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Seven stories for a better school day

November 11, 2019 by Nóra Wünsch-Nagy

Young children often face big questions at school. These include difficulties with growing up and dealing with emotions, their relationship with friends, classmates, and teachers, and also the new tasks the school presents them. Their concerns often remain unsaid because talking about them might not be easy for everyone. However, children are interested in solving such issues and helping their friends when they struggle. Stories about children like themselves, facing similar questions are engaging materials for a number of reasons. Firstly, stories about familiar issues create a shared experience in the classroom. Secondly, students can find comfort in the stories of others, and they don't need to talk directly about their own feelings. Thirdly, the familiar setting of the stories creates language situations that the students can relate to and remember more when they learn the world of the stories in English. This way stories work on two levels: they create experiences and offer useful language-learning opportunities.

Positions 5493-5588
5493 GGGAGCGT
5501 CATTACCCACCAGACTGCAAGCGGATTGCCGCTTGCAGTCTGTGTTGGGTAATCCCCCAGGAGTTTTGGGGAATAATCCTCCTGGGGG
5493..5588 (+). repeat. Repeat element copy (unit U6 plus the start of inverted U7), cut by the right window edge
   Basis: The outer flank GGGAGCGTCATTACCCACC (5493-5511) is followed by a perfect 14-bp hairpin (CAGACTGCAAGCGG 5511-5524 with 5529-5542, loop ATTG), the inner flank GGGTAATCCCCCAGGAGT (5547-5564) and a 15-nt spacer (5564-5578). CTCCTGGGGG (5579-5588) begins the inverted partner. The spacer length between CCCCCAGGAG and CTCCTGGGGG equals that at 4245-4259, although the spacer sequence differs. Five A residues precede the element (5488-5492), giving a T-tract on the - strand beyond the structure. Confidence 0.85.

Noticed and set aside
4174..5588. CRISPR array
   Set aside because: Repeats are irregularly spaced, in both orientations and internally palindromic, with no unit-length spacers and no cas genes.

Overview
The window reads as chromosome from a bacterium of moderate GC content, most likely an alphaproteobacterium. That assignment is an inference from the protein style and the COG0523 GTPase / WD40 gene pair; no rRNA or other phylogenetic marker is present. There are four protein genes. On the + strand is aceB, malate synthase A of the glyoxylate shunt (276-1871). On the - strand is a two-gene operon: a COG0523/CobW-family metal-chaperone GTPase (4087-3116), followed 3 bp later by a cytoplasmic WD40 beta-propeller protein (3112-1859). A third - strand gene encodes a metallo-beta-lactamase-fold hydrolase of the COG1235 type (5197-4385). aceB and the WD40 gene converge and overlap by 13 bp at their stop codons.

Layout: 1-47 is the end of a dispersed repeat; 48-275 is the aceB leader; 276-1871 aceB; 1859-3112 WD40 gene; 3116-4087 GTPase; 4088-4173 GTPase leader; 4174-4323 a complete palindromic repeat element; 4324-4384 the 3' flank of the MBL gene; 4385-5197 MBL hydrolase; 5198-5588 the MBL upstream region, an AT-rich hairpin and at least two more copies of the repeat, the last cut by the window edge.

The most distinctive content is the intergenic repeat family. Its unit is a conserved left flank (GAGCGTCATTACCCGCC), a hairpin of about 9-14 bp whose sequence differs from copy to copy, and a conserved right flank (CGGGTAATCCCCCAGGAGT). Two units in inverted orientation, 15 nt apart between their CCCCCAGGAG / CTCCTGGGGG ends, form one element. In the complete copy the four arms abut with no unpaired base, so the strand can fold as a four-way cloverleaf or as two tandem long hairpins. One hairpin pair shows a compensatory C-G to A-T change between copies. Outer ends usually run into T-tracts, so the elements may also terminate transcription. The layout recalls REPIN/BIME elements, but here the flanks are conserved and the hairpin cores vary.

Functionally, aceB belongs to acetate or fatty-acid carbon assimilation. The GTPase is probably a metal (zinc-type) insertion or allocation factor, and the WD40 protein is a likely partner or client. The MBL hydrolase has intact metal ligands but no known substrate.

In previous articles, we have written about thinking development, visual storytelling, interactive learning, and image-text interplay in The Thinking Train series. In this and the following posts, we turn to three important themes in children's lives: school, emotions, and imagination. In this new article about The Thinking Train series, we show you seven titles that are about various aspects of school life and give you ideas to use in the English class. 

Helping bullies

The Bully by Herbert Puchta and Günter Gerngross, illustrated by Lorenzo Sabbatini - level a reader

This story is about Charlie, who isn’t very nice to the other children. They’re scared of him. When Charlie invites all the children to his party, no one comes. Charlie is sad and feels sorry so he begins to be nice to the other children. And they start to like him. 

Children can easily relate to the story of Charlie as they often have to deal with bullies at school. This story shows them that most bullies just want to be liked and have friends, and they deserve a chance to become nicer.

Tip: Read more about this story in our post about visual storytelling in The Thinking Train series.

This story won the 2017 Language Learner Literature Award in the Very Young Learners category. You can read the judge's comment here.

The Bully The Bully

Helping your teacher

The New Class by Herbert Puchta and Gavin Biggs, illustrated by Maria Sole Macchia. - level a reader